That's the title of Brett Barrouquere's AP report, via the Evansville Courier & Press.
Kentucky has moved one step closer to resuming executions — perhaps in the spring — by sending new rules for lethal injections to lawmakers. Once approved, the state will ask the judge who halted executions more than a year ago to lift his order.
The revised regulations specify that doses of the drug used in the one-drug execution — 3 grams of sodium thiopental or 5 grams of pentobarbital — be repeated if the inmate has not died within 10 minutes. In a two-drug execution, the warden may authorize continued injections of 60 milligrams of hydromorphone until the inmate dies if the initial injection is not deadly.
Also under the new rules, there will be no specific time limit on an inmate's last words. The warden at the Kentucky State Penitentiary in Eddyville has the option of shutting off an overhead microphone if the statement is deemed "intentionally offensive" to witnesses or excessive in length.
The Justice Cabinet made the changes after a public hearing in September over the proposed switch from using three drugs to carry out an execution to a one or two-drug method. State officials filed a "statement of consideration" with the Legislative Research Commission on Thursday.
The switch became necessary after Franklin Circuit Judge Phillip Shepherd struck down Kentucky's three-drug method more than a year ago and ordered a one-drug process put into place before any more executions would be allowed.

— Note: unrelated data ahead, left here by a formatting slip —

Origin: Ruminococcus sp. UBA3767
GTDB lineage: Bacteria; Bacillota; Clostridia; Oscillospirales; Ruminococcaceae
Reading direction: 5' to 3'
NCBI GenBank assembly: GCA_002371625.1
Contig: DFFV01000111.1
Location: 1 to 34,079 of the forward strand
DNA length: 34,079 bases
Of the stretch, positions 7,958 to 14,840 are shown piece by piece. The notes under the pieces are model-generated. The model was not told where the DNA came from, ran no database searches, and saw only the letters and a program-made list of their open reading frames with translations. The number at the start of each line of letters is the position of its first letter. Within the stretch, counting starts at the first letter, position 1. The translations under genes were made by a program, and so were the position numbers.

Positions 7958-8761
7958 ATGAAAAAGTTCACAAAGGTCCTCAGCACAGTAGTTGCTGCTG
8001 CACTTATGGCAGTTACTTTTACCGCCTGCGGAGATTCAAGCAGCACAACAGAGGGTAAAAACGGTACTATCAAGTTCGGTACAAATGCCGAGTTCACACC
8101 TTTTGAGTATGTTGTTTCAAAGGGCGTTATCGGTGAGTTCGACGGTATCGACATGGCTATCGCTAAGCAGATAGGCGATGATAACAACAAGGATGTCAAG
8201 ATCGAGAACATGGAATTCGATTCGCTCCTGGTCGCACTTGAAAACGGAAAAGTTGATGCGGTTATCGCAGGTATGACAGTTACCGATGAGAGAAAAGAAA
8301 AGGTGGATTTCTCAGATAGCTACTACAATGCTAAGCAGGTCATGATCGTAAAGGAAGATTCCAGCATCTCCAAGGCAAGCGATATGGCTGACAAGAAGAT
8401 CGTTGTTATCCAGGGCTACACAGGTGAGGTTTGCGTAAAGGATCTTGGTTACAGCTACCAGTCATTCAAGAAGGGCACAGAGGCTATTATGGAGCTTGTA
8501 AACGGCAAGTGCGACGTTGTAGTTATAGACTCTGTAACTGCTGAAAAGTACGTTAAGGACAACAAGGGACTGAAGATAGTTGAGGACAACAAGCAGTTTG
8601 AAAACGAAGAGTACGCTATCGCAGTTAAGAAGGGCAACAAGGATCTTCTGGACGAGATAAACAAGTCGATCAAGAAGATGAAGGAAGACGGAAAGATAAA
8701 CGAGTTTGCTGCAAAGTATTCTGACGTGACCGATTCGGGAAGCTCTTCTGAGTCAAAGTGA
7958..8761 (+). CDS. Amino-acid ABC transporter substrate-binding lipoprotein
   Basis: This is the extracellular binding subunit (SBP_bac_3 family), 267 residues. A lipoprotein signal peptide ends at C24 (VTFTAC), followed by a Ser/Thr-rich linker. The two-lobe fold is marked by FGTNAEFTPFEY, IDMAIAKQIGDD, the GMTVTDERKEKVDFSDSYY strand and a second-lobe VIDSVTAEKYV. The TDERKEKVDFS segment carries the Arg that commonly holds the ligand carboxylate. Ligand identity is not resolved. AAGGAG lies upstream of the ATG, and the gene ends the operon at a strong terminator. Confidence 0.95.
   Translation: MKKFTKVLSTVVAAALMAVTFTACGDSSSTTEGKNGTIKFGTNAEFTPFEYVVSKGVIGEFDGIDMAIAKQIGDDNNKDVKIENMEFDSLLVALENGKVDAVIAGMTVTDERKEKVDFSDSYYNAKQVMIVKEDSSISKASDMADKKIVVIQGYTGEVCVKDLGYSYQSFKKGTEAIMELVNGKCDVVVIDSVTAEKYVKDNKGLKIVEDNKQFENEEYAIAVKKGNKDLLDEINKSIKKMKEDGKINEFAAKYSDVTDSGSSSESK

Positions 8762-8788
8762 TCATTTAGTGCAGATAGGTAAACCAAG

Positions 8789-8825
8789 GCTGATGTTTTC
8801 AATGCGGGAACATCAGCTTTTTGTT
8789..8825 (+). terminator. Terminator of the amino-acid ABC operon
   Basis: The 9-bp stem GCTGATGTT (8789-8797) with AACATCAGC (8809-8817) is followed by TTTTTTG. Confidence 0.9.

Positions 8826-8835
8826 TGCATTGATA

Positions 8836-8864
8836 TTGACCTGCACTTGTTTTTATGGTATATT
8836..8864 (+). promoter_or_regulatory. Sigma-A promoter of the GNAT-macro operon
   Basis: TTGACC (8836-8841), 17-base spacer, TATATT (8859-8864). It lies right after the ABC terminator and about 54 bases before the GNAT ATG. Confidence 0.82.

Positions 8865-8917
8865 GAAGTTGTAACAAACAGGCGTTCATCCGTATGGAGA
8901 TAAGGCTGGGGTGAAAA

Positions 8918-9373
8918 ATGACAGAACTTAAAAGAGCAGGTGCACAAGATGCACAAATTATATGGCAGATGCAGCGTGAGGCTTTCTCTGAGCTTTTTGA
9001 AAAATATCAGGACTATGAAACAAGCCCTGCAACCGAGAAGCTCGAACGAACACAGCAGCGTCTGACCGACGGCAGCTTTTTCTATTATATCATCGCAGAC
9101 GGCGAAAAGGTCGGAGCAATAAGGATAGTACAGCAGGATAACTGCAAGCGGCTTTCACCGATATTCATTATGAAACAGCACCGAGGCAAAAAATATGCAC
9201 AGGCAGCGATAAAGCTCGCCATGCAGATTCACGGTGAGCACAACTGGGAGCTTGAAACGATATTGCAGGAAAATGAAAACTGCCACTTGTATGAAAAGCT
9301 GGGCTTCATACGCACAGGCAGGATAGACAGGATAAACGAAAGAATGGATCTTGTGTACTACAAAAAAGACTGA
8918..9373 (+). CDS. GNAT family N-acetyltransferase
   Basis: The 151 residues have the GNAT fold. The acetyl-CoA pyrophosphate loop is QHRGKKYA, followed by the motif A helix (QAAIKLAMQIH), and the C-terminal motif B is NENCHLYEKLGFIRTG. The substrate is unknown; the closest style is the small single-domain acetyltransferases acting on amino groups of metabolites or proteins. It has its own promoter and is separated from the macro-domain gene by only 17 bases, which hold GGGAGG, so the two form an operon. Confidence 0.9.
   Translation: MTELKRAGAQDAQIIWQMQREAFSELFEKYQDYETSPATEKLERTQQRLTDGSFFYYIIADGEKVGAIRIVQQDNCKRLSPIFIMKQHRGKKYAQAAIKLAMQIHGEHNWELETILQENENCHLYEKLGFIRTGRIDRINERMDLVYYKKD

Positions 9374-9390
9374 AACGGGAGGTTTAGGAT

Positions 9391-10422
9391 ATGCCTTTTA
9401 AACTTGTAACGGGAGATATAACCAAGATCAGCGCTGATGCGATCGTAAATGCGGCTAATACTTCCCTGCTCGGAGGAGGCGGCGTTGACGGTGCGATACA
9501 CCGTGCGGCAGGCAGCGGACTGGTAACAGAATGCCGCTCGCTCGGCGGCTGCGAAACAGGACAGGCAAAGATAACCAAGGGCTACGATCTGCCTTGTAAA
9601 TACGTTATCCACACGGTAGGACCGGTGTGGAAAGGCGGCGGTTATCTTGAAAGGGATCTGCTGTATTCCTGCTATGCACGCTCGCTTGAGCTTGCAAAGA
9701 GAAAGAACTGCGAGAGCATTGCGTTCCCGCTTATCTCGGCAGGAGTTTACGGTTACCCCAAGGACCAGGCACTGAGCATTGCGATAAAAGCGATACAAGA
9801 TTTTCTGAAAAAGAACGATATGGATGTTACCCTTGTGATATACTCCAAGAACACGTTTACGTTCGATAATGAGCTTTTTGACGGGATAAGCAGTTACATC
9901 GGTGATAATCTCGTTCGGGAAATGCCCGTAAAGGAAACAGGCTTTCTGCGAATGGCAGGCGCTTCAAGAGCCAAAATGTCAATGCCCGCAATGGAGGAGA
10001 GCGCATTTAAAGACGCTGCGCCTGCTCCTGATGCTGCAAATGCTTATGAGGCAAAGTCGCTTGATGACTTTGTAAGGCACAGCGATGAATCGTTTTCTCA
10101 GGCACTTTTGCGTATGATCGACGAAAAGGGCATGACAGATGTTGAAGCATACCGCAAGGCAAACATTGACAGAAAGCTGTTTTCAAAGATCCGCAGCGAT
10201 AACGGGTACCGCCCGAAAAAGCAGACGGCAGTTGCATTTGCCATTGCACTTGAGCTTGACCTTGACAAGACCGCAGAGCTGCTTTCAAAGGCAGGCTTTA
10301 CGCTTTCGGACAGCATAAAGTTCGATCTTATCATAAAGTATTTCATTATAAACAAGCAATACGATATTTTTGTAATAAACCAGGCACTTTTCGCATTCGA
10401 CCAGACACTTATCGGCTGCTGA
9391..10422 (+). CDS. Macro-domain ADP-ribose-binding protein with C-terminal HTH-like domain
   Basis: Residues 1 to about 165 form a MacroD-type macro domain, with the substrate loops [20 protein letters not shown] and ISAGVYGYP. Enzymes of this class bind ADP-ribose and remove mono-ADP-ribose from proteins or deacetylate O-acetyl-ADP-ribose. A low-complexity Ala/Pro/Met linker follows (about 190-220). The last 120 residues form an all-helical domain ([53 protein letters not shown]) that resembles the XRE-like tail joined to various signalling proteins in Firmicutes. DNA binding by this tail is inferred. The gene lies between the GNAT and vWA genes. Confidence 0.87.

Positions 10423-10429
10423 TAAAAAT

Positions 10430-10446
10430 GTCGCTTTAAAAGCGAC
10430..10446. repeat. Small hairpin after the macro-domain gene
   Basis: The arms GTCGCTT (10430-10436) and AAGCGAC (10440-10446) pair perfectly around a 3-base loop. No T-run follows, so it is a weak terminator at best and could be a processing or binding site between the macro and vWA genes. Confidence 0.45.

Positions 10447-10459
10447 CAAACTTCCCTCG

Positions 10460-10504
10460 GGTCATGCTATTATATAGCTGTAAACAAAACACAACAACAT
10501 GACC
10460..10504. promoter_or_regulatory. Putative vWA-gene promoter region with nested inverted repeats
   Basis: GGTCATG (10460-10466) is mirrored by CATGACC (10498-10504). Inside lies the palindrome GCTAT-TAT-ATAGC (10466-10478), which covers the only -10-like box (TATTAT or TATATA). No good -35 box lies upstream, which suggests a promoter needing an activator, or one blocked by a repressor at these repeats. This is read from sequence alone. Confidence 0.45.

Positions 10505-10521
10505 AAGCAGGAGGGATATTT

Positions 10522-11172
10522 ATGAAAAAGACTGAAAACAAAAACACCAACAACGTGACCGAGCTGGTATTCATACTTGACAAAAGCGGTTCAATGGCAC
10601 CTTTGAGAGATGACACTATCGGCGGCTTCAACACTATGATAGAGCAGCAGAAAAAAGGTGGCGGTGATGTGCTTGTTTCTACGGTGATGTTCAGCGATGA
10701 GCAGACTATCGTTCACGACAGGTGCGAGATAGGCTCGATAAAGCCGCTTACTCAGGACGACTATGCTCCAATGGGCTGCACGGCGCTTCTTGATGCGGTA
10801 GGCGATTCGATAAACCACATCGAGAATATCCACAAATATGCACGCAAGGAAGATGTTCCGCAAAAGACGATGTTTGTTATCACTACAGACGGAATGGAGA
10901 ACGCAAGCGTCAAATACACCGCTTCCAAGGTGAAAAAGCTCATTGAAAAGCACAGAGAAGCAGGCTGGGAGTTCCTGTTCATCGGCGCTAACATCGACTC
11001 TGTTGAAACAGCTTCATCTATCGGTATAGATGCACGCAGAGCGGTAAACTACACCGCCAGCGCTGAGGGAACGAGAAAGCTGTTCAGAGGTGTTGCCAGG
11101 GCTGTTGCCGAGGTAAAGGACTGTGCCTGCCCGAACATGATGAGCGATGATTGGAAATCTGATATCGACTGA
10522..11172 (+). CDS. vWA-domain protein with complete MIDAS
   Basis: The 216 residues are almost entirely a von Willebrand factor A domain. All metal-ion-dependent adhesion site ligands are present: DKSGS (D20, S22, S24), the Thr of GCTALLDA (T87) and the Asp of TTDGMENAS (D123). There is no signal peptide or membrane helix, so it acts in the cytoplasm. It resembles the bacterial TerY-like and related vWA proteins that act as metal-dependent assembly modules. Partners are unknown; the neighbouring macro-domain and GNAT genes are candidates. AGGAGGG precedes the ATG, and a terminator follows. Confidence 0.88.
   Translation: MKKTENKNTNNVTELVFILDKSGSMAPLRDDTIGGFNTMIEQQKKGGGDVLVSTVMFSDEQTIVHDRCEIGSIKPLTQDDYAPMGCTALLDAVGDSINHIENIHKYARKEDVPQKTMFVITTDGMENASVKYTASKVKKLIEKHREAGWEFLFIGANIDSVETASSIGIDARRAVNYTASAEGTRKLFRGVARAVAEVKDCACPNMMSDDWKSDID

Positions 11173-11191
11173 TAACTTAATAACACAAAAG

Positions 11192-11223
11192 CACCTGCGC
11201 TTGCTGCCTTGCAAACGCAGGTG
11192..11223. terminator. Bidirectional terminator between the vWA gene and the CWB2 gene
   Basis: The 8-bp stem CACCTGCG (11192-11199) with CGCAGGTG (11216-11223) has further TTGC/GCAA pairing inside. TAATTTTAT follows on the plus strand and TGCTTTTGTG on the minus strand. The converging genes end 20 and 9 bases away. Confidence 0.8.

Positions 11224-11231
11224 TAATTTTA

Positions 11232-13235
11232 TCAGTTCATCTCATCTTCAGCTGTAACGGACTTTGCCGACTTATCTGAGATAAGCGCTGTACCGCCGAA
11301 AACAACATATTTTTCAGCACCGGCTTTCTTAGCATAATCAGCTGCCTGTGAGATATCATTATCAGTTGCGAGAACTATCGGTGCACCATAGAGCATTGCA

In making the move, Kentucky joins at least seven other states that use one drug. It also would allow the state to avoid having to defend the three-drug method at a trial.
The Justice Cabinet made no changes to the bulk of the regulations, including how much of the process is visible to witnesses, when an attorney may last see a client before an execution and how and when a determination about the inmate's competency is determined.
The new regulations are at least the sixth different method of carrying out injections among the 33 states that execute inmates. States now use a variety of procedures, including a three-drug protocol with sodium thiopental, a three-drug method with pentobarbital and single drug executions with sodium thiopental or pentobarbital. Missouri recently switched to the sedative propofal. Kentucky's new plan makes a half-dozen ways executions may be carried out.
The regulations are similar to Ohio's and cover a variety of details about how an execution is carried out, ranging from when an inmate is moved from death row to the holding cells where the execution chamber is housed to who pronounces the inmate dead and how.
The article notes that Kentucky has conducted three post-Furman executions since 1977.
Related posts are in the lethal injection index.